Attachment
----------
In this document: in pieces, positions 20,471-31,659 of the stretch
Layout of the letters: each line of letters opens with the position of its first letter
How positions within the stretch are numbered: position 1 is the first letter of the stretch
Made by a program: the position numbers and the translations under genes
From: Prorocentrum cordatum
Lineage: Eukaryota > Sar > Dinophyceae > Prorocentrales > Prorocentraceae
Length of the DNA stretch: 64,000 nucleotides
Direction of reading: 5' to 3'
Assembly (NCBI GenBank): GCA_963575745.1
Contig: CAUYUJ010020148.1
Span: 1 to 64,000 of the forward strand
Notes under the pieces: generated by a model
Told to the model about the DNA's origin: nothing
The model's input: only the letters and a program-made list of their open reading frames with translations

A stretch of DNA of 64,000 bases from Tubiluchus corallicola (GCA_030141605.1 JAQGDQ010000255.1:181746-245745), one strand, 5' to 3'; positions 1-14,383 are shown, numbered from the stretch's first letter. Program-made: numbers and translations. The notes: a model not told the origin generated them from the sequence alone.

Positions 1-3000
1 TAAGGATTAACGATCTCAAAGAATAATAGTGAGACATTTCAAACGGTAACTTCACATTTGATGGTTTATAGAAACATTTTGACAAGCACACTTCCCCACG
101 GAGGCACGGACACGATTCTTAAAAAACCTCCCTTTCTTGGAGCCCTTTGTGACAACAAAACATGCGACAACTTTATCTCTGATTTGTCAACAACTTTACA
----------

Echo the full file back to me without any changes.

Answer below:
In this document: in pieces, positions 20,471-31,659 of the stretch
Layout of the letters: each line of letters opens with the position of its first letter
How positions within the stretch are numbered: position 1 is the first letter of the stretch
Made by a program: the position numbers and the translations under genes
From: Prorocentrum cordatum
Lineage: Eukaryota > Sar > Dinophyceae > Prorocentrales > Prorocentraceae
Length of the DNA stretch: 64,000 nucleotides
Direction of reading: 5' to 3'
Assembly (NCBI GenBank): GCA_963575745.1
Contig: CAUYUJ010020148.1
Span: 1 to 64,000 of the forward strand
Notes under the pieces: generated by a model
Told to the model about the DNA's origin: nothing
The model's input: only the letters and a program-made list of their open reading frames with translations

A stretch of DNA of 64,000 bases from Tubiluchus corallicola (GCA_030141605.1 JAQGDQ010000255.1:181746-245745), one strand, 5' to 3'; positions 1-14,383 are shown, numbered from the stretch's first letter. Program-made: numbers and translations. The notes: a model not told the origin generated them from the sequence alone.

Positions 1-3000
1 TAAGGATTAACGATCTCAAAGAATAATAGTGAGACATTTCAAACGGTAACTTCACATTTGATGGTTTATAGAAACATTTTGACAAGCACACTTCCCCACG
101 GAGGCACGGACACGATTCTTAAAAAACCTCCCTTTCTTGGAGCCCTTTGTGACAACAAAACATGCGACAACTTTATCTCTGATTTGTCAACAACTTTACA